In that Speakup I linked, commenter PR-0927 pointed out something kind of amazing: you can build a gaming PC that will blow consoles out of the water for just $300. Shazam. PC gaming is the least expensive way to game.
2. No Consumer Limits: You know what's really great about PC gaming? If there's a game type you want to play, chances are, it's on the PC. Want to alter a game's FOV to be more comfortable? You can do that on the PC. Wish your game came with more maps? PC gaming. Want your game to look as gorgeous as possible? Aww yeah, PC gaming's got you covered. Want to use motion controls that are more accurate than the Wii's but doesn't require a camera like Move? Well, you can use the Kinect or the Razer Hydra (which supports over 125 games). Would you like to look around independently of your movement? Check out TrackIR, which, as I understand it, is what CHKilroy uses in his Day Z series, The Days Ahead. Want to play on your TV? Go ahead! Want to game wherever you want? Well, you can go with a laptop or build a MicroATX machine and an Xbox controller. Feel free to use an HDMI cable to hook it up to a television if you want. For multiplayer gaming, you can host your own server for many games (establishing your own rules), or run things like a Mumble server, which allows for positional audio in multiplayer (meaning people hear you based on where you are and the distance between you). That's not even getting into territory like 3D gaming (which is more diverse than the console alternatives) or ultra-immersive widescreen gaming with 3D, professional-quality audio. Originally, I thought that consoles had an edge because they allowed local multiplayer, but it turns out that the PC does that too; I don't own a single PS3 game with local MP, and very few 360/GCN games that have it--in fact, some developers have said that modern console games don't need splitscreen.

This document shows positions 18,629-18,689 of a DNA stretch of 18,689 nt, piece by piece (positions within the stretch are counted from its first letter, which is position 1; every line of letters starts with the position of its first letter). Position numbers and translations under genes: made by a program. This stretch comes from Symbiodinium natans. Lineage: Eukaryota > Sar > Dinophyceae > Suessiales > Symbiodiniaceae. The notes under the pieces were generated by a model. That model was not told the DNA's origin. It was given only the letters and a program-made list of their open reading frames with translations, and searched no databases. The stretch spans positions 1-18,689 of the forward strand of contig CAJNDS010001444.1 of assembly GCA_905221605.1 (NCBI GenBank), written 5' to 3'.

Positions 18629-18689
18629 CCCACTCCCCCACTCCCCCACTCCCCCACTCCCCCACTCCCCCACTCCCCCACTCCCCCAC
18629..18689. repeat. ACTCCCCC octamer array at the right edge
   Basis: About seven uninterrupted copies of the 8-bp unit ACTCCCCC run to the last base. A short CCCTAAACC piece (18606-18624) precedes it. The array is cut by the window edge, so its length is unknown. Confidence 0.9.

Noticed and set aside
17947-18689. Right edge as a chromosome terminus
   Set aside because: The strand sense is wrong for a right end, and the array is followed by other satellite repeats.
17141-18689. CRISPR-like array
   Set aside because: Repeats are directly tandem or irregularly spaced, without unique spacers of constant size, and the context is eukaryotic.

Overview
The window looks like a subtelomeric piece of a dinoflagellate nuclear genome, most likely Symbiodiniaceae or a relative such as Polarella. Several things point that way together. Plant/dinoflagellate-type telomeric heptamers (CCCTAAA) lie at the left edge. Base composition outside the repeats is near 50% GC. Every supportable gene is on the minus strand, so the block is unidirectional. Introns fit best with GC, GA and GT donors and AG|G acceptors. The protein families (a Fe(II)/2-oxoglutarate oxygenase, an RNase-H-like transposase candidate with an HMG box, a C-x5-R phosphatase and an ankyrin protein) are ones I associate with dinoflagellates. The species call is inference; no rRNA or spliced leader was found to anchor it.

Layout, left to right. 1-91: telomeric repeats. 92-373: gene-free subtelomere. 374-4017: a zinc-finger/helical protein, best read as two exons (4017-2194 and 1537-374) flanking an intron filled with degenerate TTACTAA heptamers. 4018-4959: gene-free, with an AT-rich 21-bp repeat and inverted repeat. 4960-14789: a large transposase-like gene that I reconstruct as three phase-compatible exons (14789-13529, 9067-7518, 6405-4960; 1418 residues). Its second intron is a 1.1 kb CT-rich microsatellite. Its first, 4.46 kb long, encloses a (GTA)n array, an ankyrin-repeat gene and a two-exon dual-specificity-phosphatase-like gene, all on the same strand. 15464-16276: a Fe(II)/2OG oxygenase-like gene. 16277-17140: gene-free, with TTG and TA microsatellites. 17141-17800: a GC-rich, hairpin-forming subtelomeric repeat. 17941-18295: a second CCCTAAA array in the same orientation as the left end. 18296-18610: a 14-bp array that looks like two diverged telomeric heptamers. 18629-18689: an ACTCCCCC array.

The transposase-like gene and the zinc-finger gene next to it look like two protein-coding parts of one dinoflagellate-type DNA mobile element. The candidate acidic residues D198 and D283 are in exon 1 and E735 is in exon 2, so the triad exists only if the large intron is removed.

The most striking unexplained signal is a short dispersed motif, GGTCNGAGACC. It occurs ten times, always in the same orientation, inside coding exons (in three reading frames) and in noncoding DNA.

So yeah! You can play games on a PC any way you want! Not only that, but you can do other things, like create your own machinima with ease (or just record games without unnecessary hardware), or even create your own games.